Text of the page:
Bryan Caplan  

Optometry Challenge

Value of Self-Rated Health Ble... Adam Smith Bio Corrected...
Give me one good reason why basic eye exams can't already be done by a robot. 

Written while waiting for a human with an M.D. to repeatedly ask me "Better like this... or like that?"

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COMMENTS (29 to date)
Ian Brown writes:

First Online Eye Exam that writes you a prescription:

Hugh writes:

1) You can't discuss the results afterwards with a robot;

2) Robots make poor salesmen for high-end frames for glasses.

Richard Manns writes:

Well, depends on what you mean by 'basic'. By the bye, you're likely to be talking to an OD, rather than an MD, in the US.

In terms of refraction, an auto-refractor will do that, but it is not as accurate as humans are, and you'll get a dose of cycloplegic in your eye, that will stop you from drive for a few hours at best. They are often used as a starting point for optometrists more-accurate subjective testing, in people who cannot communicate, and in mass screening programmes. But even the best auto-refractors are not as good as humans using the relatively rough-and-ready retinoscopy (before you get to the -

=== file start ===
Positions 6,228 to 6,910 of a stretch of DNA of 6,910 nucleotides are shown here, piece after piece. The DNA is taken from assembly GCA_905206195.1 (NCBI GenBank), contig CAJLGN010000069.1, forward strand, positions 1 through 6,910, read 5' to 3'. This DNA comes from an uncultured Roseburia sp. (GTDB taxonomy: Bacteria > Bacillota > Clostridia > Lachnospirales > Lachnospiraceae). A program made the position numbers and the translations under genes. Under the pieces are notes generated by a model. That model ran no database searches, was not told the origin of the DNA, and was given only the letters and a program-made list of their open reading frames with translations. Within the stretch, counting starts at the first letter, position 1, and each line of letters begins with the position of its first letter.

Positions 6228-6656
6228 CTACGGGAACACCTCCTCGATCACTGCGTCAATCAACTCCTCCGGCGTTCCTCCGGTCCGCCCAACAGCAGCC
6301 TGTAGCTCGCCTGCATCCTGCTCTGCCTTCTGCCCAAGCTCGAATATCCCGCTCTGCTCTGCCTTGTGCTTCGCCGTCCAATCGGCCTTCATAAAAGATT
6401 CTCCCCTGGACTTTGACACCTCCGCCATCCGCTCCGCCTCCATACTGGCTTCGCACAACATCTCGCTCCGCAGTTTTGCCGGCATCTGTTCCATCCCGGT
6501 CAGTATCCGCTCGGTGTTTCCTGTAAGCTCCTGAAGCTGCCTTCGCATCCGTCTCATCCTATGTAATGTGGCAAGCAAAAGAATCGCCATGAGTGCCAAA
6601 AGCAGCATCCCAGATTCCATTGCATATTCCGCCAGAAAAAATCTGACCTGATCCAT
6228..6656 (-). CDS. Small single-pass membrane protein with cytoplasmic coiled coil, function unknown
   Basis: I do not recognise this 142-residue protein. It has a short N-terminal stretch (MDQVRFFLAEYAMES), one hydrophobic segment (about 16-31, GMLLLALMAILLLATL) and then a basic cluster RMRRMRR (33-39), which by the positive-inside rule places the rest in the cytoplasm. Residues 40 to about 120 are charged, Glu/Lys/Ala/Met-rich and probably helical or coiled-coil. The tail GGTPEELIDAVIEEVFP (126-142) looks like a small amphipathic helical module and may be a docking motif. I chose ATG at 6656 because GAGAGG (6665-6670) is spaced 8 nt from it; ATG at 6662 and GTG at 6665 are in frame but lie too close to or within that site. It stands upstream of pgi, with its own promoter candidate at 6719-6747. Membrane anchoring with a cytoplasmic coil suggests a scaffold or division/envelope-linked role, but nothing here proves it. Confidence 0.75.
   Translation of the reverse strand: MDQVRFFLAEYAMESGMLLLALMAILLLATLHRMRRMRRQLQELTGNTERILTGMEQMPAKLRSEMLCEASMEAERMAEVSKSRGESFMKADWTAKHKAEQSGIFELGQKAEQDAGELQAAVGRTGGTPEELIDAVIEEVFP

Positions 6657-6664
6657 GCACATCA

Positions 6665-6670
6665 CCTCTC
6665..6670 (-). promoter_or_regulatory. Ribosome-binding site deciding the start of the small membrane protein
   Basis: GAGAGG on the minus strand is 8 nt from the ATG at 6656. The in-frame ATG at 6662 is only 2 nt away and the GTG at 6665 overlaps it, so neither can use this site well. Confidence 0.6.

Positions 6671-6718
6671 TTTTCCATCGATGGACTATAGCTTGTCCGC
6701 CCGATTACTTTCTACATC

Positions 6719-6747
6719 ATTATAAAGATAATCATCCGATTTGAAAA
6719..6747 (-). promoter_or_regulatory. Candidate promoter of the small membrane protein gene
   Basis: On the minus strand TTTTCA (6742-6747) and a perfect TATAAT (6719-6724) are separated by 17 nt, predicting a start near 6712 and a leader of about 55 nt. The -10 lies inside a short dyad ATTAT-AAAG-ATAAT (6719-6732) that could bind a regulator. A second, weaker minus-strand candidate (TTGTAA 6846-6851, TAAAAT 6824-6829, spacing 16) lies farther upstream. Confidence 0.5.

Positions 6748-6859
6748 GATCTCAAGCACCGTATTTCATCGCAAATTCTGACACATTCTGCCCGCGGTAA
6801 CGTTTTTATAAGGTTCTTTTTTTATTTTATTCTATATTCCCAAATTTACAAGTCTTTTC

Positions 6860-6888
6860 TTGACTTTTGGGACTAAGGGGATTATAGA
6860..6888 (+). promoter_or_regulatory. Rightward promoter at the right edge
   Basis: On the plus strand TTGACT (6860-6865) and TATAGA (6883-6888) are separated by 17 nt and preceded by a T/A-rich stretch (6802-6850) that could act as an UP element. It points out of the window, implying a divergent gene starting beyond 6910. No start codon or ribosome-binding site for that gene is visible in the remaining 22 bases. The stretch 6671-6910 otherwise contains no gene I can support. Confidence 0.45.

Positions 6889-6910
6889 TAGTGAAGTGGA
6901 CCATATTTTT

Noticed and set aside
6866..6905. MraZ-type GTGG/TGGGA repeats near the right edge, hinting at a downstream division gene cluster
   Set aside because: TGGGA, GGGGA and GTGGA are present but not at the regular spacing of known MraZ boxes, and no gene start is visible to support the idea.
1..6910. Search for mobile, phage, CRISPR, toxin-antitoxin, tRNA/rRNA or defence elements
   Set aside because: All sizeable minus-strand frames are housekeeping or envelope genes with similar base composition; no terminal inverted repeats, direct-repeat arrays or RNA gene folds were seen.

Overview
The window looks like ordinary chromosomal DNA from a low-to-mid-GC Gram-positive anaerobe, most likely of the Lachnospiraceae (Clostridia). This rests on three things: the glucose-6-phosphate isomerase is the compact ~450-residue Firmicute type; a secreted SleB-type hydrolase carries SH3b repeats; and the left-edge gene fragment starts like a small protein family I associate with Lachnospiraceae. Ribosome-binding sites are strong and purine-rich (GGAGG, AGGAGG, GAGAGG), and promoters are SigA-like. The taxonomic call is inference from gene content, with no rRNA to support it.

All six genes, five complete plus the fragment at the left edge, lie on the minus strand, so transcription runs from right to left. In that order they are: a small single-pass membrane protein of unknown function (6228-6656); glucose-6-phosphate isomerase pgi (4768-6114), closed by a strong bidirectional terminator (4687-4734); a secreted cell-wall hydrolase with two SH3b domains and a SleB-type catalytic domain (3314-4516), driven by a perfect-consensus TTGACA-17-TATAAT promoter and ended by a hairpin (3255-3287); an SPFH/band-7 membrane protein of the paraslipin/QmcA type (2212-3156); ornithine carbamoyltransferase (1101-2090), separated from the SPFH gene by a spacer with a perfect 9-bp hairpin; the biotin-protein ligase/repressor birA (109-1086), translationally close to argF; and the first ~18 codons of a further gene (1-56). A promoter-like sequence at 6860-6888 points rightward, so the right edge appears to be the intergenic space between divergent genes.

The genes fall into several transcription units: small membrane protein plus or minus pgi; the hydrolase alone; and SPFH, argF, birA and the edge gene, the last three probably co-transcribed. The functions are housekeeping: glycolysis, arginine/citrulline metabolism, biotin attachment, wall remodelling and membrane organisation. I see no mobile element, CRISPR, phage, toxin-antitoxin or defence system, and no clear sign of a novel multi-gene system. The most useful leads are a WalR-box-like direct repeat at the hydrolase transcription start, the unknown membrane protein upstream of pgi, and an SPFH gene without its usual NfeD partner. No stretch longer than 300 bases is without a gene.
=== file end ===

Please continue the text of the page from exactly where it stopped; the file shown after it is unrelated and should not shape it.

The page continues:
In terms of eye disease screening (at least, that's what British optometrists do), no robot is close.

In summary, the auto-refractors of today are not very good at what they do, and don't do the rest. But would it be good enough for you?

nl7 writes:

Customer service suggests it might be more comfortable for some people to do it with a person, particularly technophobes, seniors, or those with disabilities. But other people would probably prefer to do it without a person, which may produce some marginal embarrassment.

I know that it causes me to feel a little pressure to get it right, since the other person is 100% waiting for me. A robot doesn't care how long I take, so I can be neurotic and take a while or go back if I want to do it again.

No particular reason for a specialist to be involved at this stage. Just like you don't technically need a nurse to take your BP or temperature or height, but they do. For the time being it may be simpler, since they have certain nurse staffing needs anyway. As costs of robots continue to fall, it's almost inevitable that they will be involved in the near future, even if optometrists and nurses are notionally operating them.

MG writes:

I am not even sure this is the "hurdle" here.

For me the pertinent question is: "Give me one good reason why basic eye exams can't already be done by a smart phone app? There are already prototypes of this, and we will see how well they work. This is more of an "end game", since the biggest cost to routine eye eyams is wasting 1.5-2.0 hrs getting to/back and sitting through a site visit - with or without a human doing the test.

Wojtek Grabski writes: